On Thursday, Aug. 30, the designer Chris Benz answered the door of his sleek studio space in the Garment District wearing Chuck Taylor All-Star sneakers, cutoff khaki pants, and a rumpled pink Ascot Chang button-down shirt worn Tom Ford-style—that is, revealing a respectable amount of chest hair.
Inside an expansive gray room, hanging in an orderly manner around a large black antique table, was the Technicolor women’s collection he plans to show at the New York Yacht Club on Monday. “I’m just ready for it to be over—done and done!” said Mr. Benz, 24, using one of his favorite expressions. Yet he was exuding preternatural confidence and calm. “As long as you put your heart into something, you can’t be nervous,” he said.
Ever since Mr. Benz showed his first namesake collection in February of this year the designer has achieved a loyal following among fashion editors and the type of women who hang out at Sant Ambroeus in the West Village: media-shy, well-bred, student-like if not actually students. The clothes had an “art-school nerdy vibe,” as the designer put it: boyish and slouchy, wearable, even sensible; improbable color combinations worn by models in eyeglasses or jockey caps pulled low. Mr. Benz had made them for his friends—girls with an effortless glamour, he said, who “throw on lip gloss and mascara and just go. Done and done!”
The New York Times raved. Elettra Rossellini Wiedemann, the young Lancôme model, daughter of Isabella and a close friend of Mr. Benz’s, hosted a dinner for him at Raoul’s in SoHo, and he landed accounts with Fred Segal, Linda Dresner, Saks, Bloomingdale’s, and later the online designer mecca Shopbop.com. Mr. Benz began appearing in paparazzi pictures, always draped in scarves and pulchritudinous young ingénues. Not celebrities, he said, but “a specific girl who gets the attitude of the clothes,”
“He’s one of the most promising arrivals to the New York design scene right now,” e-mailed Nylon fashion news editor Jenny Feldman. Ms. Feldman, who been spotted on the widely read blog Fashionista.com wearing head-to-toe Chris Benz (“I’m so obsessed with Chris Benz”), said that the designer has “buzz, youth, talent, vision, and a nascent celebrity following … He can be quite daring—for fall, he combined surprising colors like electro-orange with acid turquoise, and somehow managed to maintain a sophisticated look.”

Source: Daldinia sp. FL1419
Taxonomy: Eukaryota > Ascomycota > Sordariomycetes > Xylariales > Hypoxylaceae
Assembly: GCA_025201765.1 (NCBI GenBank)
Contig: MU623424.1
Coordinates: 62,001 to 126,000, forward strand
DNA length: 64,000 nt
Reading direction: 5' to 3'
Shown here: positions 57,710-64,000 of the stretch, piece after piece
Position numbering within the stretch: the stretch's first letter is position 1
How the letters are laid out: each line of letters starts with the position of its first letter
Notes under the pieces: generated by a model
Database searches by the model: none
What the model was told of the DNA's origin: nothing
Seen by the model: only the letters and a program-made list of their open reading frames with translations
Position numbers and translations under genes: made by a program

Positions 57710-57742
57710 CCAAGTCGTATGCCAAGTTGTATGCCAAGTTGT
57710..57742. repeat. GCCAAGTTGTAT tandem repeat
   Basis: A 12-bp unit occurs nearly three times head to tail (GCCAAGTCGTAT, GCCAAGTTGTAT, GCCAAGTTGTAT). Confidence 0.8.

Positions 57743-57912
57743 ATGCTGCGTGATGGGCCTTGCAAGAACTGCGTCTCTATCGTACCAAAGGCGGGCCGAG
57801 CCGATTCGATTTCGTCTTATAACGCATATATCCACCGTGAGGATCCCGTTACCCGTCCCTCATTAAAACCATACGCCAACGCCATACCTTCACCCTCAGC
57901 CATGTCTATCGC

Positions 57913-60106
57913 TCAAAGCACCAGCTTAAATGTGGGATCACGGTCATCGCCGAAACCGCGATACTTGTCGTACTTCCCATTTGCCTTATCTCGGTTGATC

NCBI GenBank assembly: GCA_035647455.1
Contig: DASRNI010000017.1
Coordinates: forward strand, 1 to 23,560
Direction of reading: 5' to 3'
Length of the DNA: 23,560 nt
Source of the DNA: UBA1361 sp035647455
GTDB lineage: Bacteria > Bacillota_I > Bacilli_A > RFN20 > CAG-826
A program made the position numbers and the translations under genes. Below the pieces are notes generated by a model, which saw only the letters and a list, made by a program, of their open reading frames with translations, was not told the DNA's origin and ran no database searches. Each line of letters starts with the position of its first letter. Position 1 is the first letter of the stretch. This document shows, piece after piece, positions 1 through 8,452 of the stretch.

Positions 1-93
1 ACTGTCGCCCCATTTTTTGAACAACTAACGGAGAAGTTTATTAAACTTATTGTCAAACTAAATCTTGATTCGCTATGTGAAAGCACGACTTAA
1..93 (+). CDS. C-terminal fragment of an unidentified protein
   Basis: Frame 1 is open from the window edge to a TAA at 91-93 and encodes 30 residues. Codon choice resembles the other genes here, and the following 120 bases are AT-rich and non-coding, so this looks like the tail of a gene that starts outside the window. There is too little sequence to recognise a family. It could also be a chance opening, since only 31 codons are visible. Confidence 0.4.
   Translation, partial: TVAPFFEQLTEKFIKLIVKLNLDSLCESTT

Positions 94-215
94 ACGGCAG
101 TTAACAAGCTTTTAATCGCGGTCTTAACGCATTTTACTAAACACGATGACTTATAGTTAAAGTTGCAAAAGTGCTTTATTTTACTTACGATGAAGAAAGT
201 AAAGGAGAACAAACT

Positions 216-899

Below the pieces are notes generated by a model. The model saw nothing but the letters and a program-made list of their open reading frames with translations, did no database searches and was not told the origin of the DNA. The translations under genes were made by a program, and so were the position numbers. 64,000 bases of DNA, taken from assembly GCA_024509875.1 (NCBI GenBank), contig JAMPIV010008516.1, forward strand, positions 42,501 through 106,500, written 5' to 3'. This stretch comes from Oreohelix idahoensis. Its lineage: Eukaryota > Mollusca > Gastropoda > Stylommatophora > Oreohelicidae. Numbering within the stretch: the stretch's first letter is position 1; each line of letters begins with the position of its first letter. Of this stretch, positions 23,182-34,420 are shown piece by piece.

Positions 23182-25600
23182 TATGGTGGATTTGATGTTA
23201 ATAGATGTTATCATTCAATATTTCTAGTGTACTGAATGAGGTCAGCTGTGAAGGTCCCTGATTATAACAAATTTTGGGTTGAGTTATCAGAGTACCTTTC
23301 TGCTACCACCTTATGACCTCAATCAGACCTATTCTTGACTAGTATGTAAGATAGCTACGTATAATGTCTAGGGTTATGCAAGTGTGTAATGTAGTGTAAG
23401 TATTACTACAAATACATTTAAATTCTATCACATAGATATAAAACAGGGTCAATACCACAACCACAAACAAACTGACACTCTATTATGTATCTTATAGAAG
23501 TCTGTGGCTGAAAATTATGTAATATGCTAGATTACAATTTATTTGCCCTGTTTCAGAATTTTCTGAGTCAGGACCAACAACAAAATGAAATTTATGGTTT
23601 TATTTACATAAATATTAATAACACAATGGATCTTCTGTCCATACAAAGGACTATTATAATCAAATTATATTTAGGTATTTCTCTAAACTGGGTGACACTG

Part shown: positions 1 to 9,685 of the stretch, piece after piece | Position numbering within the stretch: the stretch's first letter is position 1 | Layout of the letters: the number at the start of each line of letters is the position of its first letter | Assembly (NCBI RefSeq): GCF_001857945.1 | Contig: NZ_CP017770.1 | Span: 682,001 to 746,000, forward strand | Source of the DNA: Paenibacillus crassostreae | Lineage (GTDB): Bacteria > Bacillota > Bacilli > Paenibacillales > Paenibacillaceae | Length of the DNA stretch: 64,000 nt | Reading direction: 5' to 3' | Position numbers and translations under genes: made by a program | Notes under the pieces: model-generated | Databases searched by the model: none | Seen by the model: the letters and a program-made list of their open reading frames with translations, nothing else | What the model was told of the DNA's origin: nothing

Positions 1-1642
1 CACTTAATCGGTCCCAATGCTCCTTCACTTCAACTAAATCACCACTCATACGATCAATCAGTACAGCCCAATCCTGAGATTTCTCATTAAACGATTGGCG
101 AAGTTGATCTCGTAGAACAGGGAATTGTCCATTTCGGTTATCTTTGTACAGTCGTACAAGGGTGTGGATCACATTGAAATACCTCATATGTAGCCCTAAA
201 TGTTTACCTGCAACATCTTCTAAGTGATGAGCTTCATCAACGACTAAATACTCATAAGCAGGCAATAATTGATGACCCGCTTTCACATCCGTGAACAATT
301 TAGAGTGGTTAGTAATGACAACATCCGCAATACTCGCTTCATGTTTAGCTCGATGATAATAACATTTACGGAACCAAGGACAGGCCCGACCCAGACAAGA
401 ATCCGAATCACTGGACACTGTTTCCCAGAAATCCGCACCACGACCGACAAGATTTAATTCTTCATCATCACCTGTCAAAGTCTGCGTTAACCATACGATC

Faran Krentcil, editor of Fashionista.com and a friend of Mr. Benz’s, agreed. “A lot of girls want to find a good medium between things they want to wear every day and things that are more forward-thinking and fresh,” she said. “And Chris has that perfect balance of what’s chic and fashionable and what’s easy to pick up off your floor in the morning and throw on.” It doesn’t hurt that he’s engaging and popular with the social set, she said, but “there have been designers way more connected than Chris who’ve lasted only a season or two because no one wanted to wear their clothes.”
In Mr. Benz’s office, behind an understated black desk, hung a giant sketch by Mr. Benz’s friend Lola Schnabel (daughter of Julian) and several personal notes on Vanity Fair and Harper’s Bazaar letterhead. A huge plant lent the whole room a hotel-in-the-tropics feel, and a giant inspiration board leaning against one wall featured fabrics, found objects, and pictures—among them the model Gemma Ward done up in 50’s bouffant and the large, menacing tentacle of an octopus. “I just kind of collect a folder of stuff that I like,” Mr. Benz said. Beneath the board, was a line of several retro-looking pairs of colorful women’s platform shoes. “That’s my shoe collection!” he said.
Next up was his famous photo booth, which a friend of his business partner, Ashley Abess, sent up as a gift after they founded the company. Tacked outside the booth was a pictorial record of all Mr. Benz’s well-known visitors, each hamming it up for the camera: Cuba Gooding Jr.; the socialite Fabian Basabe and his wife, Martina; Ms. Wiedemann; Ms. Krentcil; and various other models, stylists, and otherwise attractive people. No one looked better in these photos than Mr. Benz himself, who appeared in an exhaustive array of poses and hairstyles, like the scraggly ponytail he was wearing today. He’s had a lot of practice, he explained sheepishly.